05 / 06 / 20
All the tips and tricks to an engaging profile.
LinkedIn is necessary for all professions and degrees, but particularly for law. It is essential for law students to network and create relationships with firms and professionals, in order to increase their commercial awareness and widen their network. LinkedIn is the ideal way to form these essential connections, and in this modern era, can even be used as a virtual CV. 70% of employers google their applicants, and if the first result is a strong LinkedIn profile then they’re more likely to hire – and its free!
When creating a LinkedIn profile, a clear, professional looking photo is essential. Research shows that a profile with a clear profile photo is up to fourteen times more likely to be viewed than a profile without a photo. Along with your bio, your profile photo is the first thing potential employers will see, so make sure it reflects you professionally! (i.e. a Facebook picture of you holding a pint of beer is probably not a wise choice). Make sure you can clearly be recognised from your photo. This means that people you meet at events can easily recognise your profile and are more likely to connect with you.
Your bio is equally as important as your profile photo. Your bio must show all information about you that might be relevant to your potential contacts, without being too long winded. Your bio should include your current position, but it is not a list of achievements (thats what your experience/education/news feed is for). Remember: your aim is to stand out. Having your bio as “first year law student” doesn’t really give away much information about yourself and what you’re looking for. This can result in your profile being lost in a sea of student’s profiles. An engaging bio will include what you are interested in and what you are looking to get out of LinkedIn. For example, “Law student with a keen interest in corporate law, seeking summer placement scheme”.
Once your profile is established, making connections is the next step in your networking career. But who do you connect with? In basic terms – connect with anybody who you think you can gain something from, or can gain something from you. Think about what kind of LinkedIn posts you would like to see on your feed, and who might be able to aid you with any opportunities. Having said this, be wary of ghost accounts or companies who are trying to sell something. LinkedIn is about increasing your network and commercial awareness and you don’t want to clog your feed with adverts.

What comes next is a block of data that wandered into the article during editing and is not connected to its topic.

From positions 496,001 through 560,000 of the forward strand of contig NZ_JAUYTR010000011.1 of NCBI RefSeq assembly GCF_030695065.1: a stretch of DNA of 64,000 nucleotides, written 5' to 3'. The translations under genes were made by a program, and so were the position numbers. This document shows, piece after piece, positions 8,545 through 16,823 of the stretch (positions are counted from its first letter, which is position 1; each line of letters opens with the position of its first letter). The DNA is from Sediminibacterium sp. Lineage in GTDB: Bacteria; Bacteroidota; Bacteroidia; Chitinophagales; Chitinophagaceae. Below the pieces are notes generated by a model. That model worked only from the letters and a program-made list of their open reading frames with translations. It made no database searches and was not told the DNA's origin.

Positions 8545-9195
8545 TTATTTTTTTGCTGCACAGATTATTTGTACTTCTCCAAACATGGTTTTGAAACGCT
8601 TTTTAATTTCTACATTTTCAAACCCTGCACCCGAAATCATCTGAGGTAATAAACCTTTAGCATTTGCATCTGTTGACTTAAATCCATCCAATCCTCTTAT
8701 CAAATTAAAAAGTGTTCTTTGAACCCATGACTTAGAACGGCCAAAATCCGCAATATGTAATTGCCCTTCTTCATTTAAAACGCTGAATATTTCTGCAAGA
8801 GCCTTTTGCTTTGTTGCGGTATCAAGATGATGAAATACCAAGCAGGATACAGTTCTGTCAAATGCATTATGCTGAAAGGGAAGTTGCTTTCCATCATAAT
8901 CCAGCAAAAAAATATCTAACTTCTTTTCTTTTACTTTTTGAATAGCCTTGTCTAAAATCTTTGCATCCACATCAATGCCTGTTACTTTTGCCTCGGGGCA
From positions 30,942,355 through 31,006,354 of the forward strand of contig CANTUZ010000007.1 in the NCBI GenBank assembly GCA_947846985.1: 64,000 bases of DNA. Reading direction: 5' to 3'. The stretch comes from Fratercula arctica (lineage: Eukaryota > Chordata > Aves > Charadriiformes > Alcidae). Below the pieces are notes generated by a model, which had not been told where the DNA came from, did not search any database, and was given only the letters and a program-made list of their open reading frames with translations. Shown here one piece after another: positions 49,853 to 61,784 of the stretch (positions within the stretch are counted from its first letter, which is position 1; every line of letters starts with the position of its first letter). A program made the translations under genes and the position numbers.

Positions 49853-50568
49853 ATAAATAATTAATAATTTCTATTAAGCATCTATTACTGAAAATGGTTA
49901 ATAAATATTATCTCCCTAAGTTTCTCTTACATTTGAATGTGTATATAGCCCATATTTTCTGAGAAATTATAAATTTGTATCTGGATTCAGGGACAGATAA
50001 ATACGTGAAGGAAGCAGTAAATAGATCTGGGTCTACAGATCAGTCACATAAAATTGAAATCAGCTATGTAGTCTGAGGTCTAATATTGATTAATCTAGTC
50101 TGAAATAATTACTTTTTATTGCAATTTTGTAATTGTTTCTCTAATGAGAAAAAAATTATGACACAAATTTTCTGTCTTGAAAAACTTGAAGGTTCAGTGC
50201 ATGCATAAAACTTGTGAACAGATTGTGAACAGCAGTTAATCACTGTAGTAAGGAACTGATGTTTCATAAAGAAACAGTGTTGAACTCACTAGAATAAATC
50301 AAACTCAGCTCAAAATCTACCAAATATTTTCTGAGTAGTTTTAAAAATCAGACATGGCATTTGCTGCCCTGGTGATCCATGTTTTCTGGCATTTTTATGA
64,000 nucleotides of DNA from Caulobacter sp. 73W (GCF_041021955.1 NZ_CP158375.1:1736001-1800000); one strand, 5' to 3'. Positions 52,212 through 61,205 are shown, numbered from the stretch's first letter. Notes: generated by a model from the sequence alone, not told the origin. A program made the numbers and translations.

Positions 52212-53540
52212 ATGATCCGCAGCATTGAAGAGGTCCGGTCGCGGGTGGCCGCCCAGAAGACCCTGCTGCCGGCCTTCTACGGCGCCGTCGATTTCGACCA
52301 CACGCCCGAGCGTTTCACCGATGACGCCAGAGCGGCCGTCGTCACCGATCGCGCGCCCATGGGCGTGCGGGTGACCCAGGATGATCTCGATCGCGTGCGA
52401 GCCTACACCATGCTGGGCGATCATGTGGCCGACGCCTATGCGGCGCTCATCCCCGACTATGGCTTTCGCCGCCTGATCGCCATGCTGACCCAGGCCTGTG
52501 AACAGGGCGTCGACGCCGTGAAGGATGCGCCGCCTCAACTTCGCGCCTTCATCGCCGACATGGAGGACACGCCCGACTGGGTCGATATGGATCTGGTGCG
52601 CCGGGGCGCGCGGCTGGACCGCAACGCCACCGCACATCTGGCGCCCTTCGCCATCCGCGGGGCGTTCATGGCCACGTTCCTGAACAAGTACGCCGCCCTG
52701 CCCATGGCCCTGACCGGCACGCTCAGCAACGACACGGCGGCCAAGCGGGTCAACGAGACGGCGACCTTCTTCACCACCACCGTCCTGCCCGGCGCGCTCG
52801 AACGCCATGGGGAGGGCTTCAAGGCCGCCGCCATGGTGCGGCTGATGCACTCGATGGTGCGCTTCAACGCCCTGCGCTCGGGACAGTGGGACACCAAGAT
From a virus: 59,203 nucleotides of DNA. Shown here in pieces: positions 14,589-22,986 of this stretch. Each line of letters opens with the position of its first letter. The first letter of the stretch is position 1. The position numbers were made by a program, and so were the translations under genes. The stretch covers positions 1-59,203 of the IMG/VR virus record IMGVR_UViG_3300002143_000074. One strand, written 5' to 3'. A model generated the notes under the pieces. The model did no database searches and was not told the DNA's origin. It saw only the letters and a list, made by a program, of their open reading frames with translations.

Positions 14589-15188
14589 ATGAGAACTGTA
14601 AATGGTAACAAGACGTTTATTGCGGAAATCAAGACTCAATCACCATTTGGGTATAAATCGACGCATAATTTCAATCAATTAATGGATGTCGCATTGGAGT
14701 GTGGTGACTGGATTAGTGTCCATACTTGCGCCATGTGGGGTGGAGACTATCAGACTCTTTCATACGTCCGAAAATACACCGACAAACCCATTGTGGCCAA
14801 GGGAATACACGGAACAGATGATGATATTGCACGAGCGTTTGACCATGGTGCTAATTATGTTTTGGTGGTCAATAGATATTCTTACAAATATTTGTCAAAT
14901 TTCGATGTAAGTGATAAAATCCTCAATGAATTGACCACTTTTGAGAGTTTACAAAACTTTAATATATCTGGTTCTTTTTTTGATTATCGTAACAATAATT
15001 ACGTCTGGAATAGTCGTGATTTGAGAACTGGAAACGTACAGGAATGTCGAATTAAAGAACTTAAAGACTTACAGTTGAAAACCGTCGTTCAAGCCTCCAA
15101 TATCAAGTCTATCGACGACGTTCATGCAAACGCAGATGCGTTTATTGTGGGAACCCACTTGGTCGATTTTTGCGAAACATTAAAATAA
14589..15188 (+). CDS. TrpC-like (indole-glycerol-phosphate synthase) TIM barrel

Something that is worth noting is the “personalised invite” feature. This can be found when you click on someone’s profile, under the “more…” section. Sending a personalised invite with details of why you would like to connect with someone shows much more initiative than simply clicking “connect” and hoping for the best. Use this feature to refresh your potential connections memory as to where you met, let them know why they will be of use to you. This feature has proven very useful to me personally and even landed me some wonderful work experience opportunities!
Don’t be afraid of “stalking”. Fortunately, the general rules of social media “stalking” don’t really apply to LinkedIn. Do look up your potential interviewers, employers and guest speakers. While there is a feature which allows people to see who has viewed their profile, it doesn’t work in your disfavour. In fact, quite the opposite. Employers are more than happy to see engagement from their applicants, and if anything, searching them shows initiative and puts your name in their head.
Lastly, remember to post. Like posts, engage with posts, but most of all make posts! Every event you organise, attend or engage with is relevant. Your connections want to see what you’ve done, and what you’re interested in. Make sure you engage with your connection’s posts, in order to get your name out there. In turn, they will engage with you! When you can, try to include photos in your posts – this makes them eye catching and interesting, and generally illustrates what you’re saying, allowing people to get a better overall image of what you’re trying to portray.